- The Washington Times - Monday, August 9, 2010

BELL, Calif. | The gang graffiti that coats freeway overpasses, exit signs and the concrete banks of the Los Angeles River attests to a problem more alarming than the recent revelations of hundreds of thousands of dollars in annual salaries for public officials.

Street gangs, a powerful prison gang known as the Mexican Mafia and even more powerful drug-trafficking organizations based in Mexico and Colombia operate freely in this small city and the similarly sized cities surrounding it.

News reports in recent weeks have focused on three Bell city officials who resigned on July 26 amid revelations that they were being paid up to $800,000 per year in a city of 36,000 where the average annual household income is less than $40,000. California Attorney General Jerry Brown on Monday announced that he issued subpoenas to current and former members of Bell’s city government, adding that his office also is investigating allegations of “possible illegal election conduct by Bell officials.”

But a central feature of life in Bell, and in neighboring cities Maywood and Cudahy — where city officials have engaged in their own turf battles in recent years and the politics can be as dangerous as the streets — is the presence and influence of criminal gangs.

South and east about 10 miles from downtown Los Angeles, the scenery along Interstate 710 speaks to the density and roughness of this corner of the nation’s most populous county. Power lines hover above shipping containers destined for the Port of Los Angeles, and beneath the freeway bungalows and mobile home parks are packed into a cluster of what are known as the Hub Cities.

The Hub Cities once thrived as centers of manufacturing jobs, but as the auto industry left Los Angeles County and the immigrant population grew, the demographic shift brought a change in leadership in cities that had been run for decades by white bureaucrats who no longer were representative of the communities.

Now most residents in these cities are working-class immigrants from Mexico and Central America. Many are in the United States illegally. Elected officials are second- or third-generation immigrants, often without much government or political experience.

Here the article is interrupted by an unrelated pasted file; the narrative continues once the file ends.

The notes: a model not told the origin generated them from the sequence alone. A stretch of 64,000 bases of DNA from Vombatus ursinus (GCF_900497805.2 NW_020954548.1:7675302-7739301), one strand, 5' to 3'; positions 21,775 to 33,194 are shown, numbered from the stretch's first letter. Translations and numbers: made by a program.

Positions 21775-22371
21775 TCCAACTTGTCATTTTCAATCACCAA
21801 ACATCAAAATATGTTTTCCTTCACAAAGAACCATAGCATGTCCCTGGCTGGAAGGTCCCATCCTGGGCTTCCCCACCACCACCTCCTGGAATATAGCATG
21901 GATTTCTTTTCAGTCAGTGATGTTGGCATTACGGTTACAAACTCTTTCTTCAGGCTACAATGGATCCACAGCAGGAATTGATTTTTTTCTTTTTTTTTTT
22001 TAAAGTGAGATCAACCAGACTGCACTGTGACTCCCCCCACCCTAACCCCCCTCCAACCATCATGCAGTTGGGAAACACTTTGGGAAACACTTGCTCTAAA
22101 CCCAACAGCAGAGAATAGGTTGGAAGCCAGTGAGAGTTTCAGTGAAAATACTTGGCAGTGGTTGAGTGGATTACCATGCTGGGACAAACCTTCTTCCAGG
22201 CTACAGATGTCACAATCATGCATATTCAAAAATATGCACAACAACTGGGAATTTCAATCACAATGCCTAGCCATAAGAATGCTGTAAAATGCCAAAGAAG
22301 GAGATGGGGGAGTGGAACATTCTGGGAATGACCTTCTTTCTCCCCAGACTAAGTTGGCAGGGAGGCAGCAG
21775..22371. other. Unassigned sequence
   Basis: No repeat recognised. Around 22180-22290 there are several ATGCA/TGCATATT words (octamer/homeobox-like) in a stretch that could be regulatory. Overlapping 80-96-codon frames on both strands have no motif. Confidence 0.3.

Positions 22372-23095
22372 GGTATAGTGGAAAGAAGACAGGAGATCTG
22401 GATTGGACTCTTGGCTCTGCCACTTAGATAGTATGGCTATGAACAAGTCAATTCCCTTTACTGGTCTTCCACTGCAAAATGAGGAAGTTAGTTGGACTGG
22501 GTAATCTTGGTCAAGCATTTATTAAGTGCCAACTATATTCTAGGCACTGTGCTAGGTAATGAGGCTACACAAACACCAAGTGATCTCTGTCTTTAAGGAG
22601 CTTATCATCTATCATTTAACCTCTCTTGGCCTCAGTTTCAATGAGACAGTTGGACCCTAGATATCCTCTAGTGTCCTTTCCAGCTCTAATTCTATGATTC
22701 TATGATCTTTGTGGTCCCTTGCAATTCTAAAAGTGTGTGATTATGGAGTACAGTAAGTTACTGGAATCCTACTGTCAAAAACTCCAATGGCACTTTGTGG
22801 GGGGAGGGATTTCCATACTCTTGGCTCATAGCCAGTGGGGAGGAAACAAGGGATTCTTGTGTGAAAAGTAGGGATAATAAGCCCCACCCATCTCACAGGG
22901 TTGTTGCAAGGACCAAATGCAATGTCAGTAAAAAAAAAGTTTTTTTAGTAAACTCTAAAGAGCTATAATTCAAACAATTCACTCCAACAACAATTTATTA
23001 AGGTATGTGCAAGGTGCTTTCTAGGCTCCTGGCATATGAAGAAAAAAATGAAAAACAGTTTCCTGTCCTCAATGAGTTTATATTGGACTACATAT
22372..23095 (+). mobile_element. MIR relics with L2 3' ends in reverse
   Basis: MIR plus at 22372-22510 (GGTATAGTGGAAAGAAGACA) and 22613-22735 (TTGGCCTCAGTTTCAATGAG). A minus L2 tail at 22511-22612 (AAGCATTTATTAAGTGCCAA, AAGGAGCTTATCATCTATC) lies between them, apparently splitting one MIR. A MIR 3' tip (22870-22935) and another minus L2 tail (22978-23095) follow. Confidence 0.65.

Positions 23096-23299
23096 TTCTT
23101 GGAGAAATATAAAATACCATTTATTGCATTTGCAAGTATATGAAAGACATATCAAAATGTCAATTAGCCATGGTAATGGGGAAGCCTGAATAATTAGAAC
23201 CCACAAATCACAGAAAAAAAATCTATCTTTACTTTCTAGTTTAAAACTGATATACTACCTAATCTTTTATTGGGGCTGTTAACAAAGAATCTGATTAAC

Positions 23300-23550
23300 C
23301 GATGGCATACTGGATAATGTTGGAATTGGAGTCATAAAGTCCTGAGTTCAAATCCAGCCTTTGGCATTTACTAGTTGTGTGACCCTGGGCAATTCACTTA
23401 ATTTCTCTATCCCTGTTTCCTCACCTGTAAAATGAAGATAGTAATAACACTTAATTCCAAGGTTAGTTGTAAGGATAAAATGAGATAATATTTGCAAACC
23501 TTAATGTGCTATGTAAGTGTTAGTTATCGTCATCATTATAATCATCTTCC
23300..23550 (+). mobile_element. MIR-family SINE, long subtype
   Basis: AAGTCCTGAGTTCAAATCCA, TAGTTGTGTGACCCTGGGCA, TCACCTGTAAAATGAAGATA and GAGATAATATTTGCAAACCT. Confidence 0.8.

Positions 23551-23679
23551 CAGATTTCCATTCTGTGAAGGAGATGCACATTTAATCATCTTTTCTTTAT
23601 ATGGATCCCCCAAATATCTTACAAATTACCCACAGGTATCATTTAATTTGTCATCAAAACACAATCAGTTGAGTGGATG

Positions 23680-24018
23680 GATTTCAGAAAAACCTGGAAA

Local law-enforcement officials say at least four prominent gangs operate out of this area, their members tagging everything from street signs to city property.

“Most of it gets cleaned, except for 18th Street,” one detective wryly noted, referring to the markings of the 18th Street gang, the dominant gang in Cudahy.

The 18th Street gang operates in 27 states and claims more than 30,000 members nationwide, according to the FBI’s 2009 National Gang Threat Assessment. In California, roughly 80 percent of its members are illegal immigrants, the report states. Gang members are known to commit auto theft, drive-by shootings, gun trafficking, extortion and murder-for-hire.

But drug trafficking is the core enterprise that has allowed 18th Street, along with the Mexican Mafia, to establish networks that work closely with Mexican and Colombian drug cartels, the FBI report states.

Police say Cudahy, a 1.2-square-mile area that features deep lots with residences that defy police surveillance, is notorious for its drug-trafficking legacy.

In 1986, a Mexican national from Cudahy was arrested in Dallas with the largest amount of “black tar” heroin ever seized in the U.S., according to news reports. In 1988, two Cudahy homes contained $2.4 million worth of cocaine. A year later, a Cudahy man was arrested with 288 pounds of cocaine in his trunk, and police seized another 400 pounds of the drug from a Cudahy home.

Suspects from Cudahy were arrested in a major drug raid that made a “significant dent” in the cocaine and heroin supply in Utah in the 1990s, and in 2002, one of the biggest cocaine raids in Ohio at the time involved a Cudahy man.

In 2003, a man in Cudahy was abducted in broad daylight and later found dead five miles away in Watts — an incident that news reports at the time compared to a cartel-style attack better suited to a Mexican border town.

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